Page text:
Her resume includes a many senior civil service jobs that place her on the political fringe of the civil service -- intergovernmental affairs, international trade agreements, head of Alberta's delegation on the failed Meech Lake Accord and the province's Senate Reform Task Force, which pushed for the so-called Triple-E Senate scheme to Americanize and bog down Canada's parliamentary system.

She took a secondment away from the civil service from 1973 to 1975 to set up and lead premier Peter Lougheed's correspondence unit. She is a member of the board of the Canada West Foundation, another promoter of the Triple-E Senate nostrum.

Then there's Ian Brodie, who mainstream media did kindly inform us was Harper's first chief of staff, though little else.

Here we find a character who is at the very centre of the disproportionately influential nexus of neoliberalism that nowadays runs Canada.

He is research director of the University of Calgary's School of Public Policy, which as author Donald Gutstein points out in Harperism, How Stephen Harper and His Think Tank Colleagues Have Transformed Canada, functions as "a neoliberal think tank embedded within a university."

Brodie has a PhD in political science from the U of C. He studied there under former Alberta finance minister Ted Morton, a well-known neoliberal hard-liner and the worst premier Alberta never had. 

Typical of the far-right university types who make up the faculty of the so-called Calgary School, of which the School of Public Policy and the U of C Political Science Department are both integral cogs, Brodie once boasted of his success exploiting Canadian voters' distrust of academics.

During a talk on federal Conservative strategy at McGill University in Montreal soon after he left Harper's service, quoted by Gutstein, he bragged: "Every time we proposed amendments to the Criminal Code, sociologists, criminologists, defence lawyers and Liberals attacked us for proposing measures that the evidence apparently showed did not work. That was a good thing for us politically, in that sociologists, criminologists, and defence lawyers were and are held in lower repute than Conservative politicians by the voting public. Politically, it helped us tremendously to be attacked by this coalition of university types."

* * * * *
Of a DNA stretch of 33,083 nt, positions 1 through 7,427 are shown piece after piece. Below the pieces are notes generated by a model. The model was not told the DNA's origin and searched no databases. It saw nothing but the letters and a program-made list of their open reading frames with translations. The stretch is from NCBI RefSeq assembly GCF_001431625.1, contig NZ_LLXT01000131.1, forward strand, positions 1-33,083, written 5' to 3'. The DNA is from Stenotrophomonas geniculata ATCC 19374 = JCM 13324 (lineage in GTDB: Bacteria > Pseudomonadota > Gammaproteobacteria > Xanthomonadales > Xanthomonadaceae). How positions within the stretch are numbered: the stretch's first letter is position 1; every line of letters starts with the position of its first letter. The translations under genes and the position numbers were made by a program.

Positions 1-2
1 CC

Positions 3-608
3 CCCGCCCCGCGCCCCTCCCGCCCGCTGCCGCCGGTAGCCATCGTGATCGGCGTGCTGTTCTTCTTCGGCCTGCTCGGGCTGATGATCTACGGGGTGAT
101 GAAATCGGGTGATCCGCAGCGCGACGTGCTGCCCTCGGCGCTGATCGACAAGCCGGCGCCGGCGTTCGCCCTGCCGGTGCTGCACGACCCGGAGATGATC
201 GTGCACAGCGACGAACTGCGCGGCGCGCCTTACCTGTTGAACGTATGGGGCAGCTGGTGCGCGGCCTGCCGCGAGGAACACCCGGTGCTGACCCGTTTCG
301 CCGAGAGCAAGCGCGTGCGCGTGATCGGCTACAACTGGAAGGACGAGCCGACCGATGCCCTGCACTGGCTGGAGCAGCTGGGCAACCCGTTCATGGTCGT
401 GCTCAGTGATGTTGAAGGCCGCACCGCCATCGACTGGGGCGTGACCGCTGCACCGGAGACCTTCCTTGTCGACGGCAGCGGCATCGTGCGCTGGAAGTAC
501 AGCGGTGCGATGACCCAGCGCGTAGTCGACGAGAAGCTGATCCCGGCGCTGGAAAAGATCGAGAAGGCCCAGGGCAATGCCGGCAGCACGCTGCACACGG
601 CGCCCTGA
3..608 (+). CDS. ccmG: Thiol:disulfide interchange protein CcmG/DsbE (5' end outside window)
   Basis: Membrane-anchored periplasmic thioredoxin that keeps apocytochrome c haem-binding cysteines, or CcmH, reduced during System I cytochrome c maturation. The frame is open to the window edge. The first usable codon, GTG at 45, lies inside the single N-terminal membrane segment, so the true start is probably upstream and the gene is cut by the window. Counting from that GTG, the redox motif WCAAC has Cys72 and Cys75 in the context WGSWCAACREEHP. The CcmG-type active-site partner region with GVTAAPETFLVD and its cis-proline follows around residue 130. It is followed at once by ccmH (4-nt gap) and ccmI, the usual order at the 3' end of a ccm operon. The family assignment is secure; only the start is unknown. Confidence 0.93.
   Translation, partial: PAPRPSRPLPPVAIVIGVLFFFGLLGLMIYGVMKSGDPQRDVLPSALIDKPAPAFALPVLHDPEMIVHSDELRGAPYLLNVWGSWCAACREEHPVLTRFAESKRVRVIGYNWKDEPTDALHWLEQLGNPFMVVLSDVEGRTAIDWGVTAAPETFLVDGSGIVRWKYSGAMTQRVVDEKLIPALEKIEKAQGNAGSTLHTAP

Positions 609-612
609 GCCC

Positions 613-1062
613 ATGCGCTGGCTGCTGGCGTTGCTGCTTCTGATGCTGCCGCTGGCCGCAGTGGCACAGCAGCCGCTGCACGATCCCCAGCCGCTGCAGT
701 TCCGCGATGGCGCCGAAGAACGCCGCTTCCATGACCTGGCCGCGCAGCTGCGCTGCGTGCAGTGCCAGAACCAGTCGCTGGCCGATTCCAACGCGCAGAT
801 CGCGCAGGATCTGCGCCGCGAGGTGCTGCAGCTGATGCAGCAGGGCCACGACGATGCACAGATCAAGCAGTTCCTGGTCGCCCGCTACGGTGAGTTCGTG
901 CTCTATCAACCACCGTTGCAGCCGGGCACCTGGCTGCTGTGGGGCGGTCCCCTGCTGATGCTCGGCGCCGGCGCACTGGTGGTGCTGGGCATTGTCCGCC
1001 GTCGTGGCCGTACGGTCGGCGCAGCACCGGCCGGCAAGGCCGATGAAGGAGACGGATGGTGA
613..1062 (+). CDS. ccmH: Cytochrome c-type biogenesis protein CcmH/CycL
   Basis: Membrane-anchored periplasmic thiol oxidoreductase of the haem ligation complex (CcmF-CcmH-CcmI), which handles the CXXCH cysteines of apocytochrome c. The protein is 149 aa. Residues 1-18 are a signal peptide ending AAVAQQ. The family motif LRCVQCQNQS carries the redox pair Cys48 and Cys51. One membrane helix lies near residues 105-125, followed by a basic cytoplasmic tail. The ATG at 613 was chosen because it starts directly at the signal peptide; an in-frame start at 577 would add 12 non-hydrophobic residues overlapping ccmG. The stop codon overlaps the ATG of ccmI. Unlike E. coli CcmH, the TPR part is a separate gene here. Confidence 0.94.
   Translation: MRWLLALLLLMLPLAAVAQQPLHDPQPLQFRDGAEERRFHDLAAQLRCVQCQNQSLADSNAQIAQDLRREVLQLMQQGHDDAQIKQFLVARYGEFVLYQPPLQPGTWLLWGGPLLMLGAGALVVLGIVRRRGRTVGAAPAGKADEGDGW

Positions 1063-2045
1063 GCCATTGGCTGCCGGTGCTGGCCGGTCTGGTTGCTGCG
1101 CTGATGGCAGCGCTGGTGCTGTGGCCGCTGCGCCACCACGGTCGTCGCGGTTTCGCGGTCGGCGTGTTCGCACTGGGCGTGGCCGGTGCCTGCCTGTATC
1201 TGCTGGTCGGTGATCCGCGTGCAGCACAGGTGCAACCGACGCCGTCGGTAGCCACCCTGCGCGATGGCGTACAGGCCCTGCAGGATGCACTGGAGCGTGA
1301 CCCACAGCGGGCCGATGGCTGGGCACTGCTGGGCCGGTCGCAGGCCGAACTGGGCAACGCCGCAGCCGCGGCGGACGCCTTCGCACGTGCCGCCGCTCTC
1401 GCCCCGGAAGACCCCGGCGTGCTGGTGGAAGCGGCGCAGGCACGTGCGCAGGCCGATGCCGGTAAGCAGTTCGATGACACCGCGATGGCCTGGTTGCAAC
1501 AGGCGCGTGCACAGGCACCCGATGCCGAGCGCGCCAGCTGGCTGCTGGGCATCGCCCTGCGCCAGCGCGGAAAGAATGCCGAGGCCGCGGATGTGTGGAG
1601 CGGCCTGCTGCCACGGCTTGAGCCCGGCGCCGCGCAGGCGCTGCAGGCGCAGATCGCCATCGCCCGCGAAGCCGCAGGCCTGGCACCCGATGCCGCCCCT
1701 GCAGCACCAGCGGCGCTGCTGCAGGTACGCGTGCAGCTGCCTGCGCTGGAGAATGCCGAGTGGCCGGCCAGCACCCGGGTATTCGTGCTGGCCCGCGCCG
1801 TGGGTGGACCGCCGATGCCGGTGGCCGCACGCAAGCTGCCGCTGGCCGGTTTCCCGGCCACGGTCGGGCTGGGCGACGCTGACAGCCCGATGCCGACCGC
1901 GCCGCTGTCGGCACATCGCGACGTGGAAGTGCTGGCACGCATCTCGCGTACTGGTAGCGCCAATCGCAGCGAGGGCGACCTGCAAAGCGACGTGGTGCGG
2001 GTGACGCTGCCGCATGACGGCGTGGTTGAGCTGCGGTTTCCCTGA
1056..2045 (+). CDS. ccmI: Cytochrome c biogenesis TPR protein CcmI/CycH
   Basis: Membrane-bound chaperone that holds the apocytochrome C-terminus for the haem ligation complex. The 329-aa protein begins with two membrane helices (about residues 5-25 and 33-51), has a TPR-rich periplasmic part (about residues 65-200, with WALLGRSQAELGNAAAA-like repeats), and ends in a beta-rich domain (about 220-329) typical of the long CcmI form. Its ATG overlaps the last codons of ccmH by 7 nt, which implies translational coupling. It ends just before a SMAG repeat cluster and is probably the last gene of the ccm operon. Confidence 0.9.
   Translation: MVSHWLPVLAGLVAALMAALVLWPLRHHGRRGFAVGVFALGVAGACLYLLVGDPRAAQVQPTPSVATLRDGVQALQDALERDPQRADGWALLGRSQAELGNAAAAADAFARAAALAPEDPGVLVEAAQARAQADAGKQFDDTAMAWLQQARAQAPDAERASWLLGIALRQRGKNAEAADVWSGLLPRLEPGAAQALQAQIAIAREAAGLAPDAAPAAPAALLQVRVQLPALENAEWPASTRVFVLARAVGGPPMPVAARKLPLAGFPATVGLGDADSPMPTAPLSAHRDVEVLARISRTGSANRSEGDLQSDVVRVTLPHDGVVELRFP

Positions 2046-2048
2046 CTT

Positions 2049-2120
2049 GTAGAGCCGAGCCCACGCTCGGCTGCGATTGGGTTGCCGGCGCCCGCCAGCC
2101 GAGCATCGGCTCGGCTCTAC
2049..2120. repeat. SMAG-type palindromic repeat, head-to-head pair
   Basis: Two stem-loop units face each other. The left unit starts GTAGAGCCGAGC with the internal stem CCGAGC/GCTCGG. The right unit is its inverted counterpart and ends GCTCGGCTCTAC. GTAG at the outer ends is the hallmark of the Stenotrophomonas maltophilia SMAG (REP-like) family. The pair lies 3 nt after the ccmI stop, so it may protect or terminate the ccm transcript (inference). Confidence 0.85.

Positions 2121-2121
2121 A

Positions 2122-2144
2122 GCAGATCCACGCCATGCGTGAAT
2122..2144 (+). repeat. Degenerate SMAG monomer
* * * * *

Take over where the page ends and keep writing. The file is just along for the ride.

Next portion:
We can expect the same approach to evidence-based policy making in Prentice's upcoming campaign to "reform" the Alberta public service.

With the Wildrose Party seemingly on the ropes, and therefore no alternative to the PCs that Alberta voters are likely to support, Prentice and his three amigos can get right down to their plans for the civil service.

No wonder Redford's unconstitutional Bill 45, which attacks the free speech rights of all Albertans if they dare to talk about public service labour relations, remains on the books under Prentice!

So watch out, the fight to save public services, fair pensions for the people who deliver them, not to mention the very idea of a public sector, is far from over in Alberta. 

Keep your powder dry!

+ + +

Too many chiefs (of staff); not enough bureaucrats?

Well, some ministers just generate a lot of work, I guess.

The government of Alberta has updated its online employee directory and ... guess what? ... Health Minister Stephen Mandel has two … two … two chiefs of staff!

It’s not entirely clear which of Chief of Staff Jennifer Pougnet or Chief of Staff Christel Hyshka, who back in the day was a Liberal caucus staffer and later Mandel's by-election campaign manager, is the chief chief of staff.

Whatever. Maybe they split their duties supervising the staff of seven in the minister's office. Or maybe one of them just supervises Mandel.

This post also appears on David Climenhaga's blog, Alberta Diary.